A healthy regular stool is not always indicative of a healthy microbiome. History of autoimmune conditions, food sensitivity, sugar cravings, gas, pain, bloating, bad breath, candidiasis, brain fog, mood changes, weight issues, skin issues, joint pain, trauma, stress, headaches, use of birth control or other hormones, frequent use of antibiotics and certain drugs can all be factors or indicators of microbiome disruption. 

What drugs affect the microbiome?

Your microbiome may be out of balance if you are currently, or have history of taking, any of the following drugs:

  • Antibiotics
  • Cancer Therapies
  • Antihistamines
  • Antidiabetic drugs
  • Anti-inflammatory drugs
  • GI disorder drugs
  • Non-steroidal Anti-inflammatory drugs
  • Anti-psychotic drugs
  • Anti-coagulants
  • Hormones: estrogen, birth control, thyroid hormone

Find out more…tests available

One helpful test to look at the key players of the microbiome is the comprehensive stool and parasitic analysis. Knowledge of the landscape certainly helps streamline the treatment. 

Food sensitivities often rise when the microbiome is off balance. It is important to recognize the foods that are bothersome. Then remove them for a while and do the work to remove unwanted microbes and replace with healthy ones while repairing the gastrointestinal tract lining. Protocols are patient specific based on the microbiome the lining of gastrointestinal tract and the overall health of the patient. 

Dr. Laura M. Brown ND is a Naturopathic Doctor with a functional medicine approach. She is a Certified Gluten Practitioner, a HeartMath Certified Practitioner and is a graduate of Adapt Level 1 at Kresser Institute of Functional Medicine. Essentially, Dr. Brown helps people better digest their food and the word around them. More at www.naturalaura.ca and  www.forwardhealth.ca

Dr. Laura on Detoxification

Detoxification is a continual process. This happens at a cellular level throughout the body especially in the liver, kidney, lungs, skin, gastrointestinal tract and emotions.

Cellular toxins

When a cell encounters a toxin, be it too much sugar or alcohol, pesticides, BPA, lead, mercury, cadmium, arsenic, nickel, chemical flame retardants, phthalates, viruses, bacteria, fungi or parasites it mounts a cell danger response (CDR).  This load triggers a series of protective reactions that slows the transport of   goods across the cellular membrane. The membrane walls thicken just like our ancestors ravaged in war, built their walled cities for protection. This response to cellular danger is a fundamental component of innate immunity and can be helpful in times of distress.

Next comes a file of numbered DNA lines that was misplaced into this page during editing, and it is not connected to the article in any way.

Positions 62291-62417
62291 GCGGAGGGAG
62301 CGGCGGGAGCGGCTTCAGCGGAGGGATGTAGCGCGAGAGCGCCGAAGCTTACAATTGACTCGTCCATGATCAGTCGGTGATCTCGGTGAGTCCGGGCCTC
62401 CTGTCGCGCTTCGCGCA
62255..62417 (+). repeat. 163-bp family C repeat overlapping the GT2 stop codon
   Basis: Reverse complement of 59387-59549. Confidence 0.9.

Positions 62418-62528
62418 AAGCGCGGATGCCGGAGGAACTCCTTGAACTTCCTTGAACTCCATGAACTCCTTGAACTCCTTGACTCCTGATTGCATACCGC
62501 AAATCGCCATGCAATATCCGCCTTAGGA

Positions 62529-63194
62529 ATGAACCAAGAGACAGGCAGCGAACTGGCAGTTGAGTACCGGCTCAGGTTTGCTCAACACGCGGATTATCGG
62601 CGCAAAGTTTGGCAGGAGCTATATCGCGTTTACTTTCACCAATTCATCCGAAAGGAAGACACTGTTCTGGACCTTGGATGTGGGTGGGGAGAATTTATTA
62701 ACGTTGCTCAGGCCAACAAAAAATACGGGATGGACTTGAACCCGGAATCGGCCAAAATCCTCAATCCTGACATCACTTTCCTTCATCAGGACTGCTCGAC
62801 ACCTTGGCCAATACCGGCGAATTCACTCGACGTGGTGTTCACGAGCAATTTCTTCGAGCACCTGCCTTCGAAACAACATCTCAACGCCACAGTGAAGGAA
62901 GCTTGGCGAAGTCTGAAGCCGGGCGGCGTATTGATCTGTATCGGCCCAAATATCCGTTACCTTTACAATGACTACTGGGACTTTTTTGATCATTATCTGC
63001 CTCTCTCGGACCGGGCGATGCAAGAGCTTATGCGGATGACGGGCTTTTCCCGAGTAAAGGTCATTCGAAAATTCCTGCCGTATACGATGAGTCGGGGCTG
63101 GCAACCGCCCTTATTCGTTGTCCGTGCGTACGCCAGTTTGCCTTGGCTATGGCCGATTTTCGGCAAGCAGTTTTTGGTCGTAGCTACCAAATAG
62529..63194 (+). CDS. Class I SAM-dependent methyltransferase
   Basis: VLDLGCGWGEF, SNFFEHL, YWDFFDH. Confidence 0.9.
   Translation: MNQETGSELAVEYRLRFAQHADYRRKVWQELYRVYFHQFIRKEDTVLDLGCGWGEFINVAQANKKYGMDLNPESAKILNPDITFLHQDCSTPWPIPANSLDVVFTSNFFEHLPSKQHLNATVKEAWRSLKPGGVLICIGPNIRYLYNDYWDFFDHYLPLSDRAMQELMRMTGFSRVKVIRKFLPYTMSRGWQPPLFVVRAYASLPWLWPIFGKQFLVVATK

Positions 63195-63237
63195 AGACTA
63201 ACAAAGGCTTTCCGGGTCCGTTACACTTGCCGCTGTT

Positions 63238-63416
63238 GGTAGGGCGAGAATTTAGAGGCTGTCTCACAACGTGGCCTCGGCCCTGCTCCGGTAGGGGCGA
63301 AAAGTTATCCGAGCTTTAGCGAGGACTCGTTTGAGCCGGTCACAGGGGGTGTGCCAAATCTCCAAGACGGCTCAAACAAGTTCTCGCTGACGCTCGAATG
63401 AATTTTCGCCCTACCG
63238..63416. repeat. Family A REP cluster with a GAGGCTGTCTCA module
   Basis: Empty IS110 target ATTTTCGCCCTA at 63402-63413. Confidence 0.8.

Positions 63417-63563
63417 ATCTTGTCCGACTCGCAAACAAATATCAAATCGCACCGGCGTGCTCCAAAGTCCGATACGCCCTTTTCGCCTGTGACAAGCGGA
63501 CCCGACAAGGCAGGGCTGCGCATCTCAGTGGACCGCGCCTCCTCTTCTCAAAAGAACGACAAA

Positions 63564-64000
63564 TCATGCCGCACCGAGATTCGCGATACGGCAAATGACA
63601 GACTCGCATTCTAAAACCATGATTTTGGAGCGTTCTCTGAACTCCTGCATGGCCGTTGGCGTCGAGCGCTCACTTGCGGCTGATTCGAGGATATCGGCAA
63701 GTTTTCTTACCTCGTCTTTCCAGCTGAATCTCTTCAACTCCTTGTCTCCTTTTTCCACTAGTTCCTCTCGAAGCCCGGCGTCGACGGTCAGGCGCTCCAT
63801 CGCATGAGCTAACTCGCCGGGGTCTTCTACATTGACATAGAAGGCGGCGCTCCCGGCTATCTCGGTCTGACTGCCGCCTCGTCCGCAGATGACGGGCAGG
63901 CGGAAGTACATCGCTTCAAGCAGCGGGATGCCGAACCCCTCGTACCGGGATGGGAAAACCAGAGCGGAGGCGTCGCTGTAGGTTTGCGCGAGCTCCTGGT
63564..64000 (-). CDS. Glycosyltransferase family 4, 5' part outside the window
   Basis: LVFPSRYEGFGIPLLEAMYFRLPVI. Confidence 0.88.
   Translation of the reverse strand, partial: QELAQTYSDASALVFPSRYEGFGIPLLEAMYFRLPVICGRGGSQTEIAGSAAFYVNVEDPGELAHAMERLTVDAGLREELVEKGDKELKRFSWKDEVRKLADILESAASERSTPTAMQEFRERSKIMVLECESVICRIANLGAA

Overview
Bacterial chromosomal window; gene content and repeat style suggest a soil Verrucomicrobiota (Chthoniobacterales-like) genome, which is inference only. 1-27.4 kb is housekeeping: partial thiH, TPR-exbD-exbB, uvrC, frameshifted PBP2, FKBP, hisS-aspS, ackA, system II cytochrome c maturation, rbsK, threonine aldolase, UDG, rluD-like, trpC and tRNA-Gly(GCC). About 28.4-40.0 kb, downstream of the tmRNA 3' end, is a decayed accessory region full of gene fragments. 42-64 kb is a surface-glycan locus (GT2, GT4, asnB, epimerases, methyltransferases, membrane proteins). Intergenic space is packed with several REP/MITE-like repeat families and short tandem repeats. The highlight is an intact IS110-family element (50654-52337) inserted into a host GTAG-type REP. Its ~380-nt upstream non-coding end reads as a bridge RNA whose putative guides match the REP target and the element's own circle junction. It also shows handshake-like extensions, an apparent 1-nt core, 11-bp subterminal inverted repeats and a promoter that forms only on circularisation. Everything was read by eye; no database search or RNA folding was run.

Seasonal influence on detoxification

There comes a time when things must come and go from this walled city.  Seasonal influence provide an important basis for organ focus. For example, in the height of summer, the emotions, digestive and energy movement are most active. Autumn is more a time for the lungs and large intestine.  Winter brings the kidney and bladder centre stage. Finally in spring the liver and gallbladder are most ready to clear out the build up from the cold winter months.

Long term effects of toxic exposure

Long term toxic exposure with little support leads to chronic disease. This is when the cells continually want to keep their walls of protection. This is not healthy. Garbage builds up, and the inward flow of nutrients slow down. We also get this feeling after the long, cold winter months as we have hibernated inside, put the heat on and slowed our movement in and out of the house. It is always interesting what tends to happen at human levels of behaviour are also reflected at levels of cellular behaviour.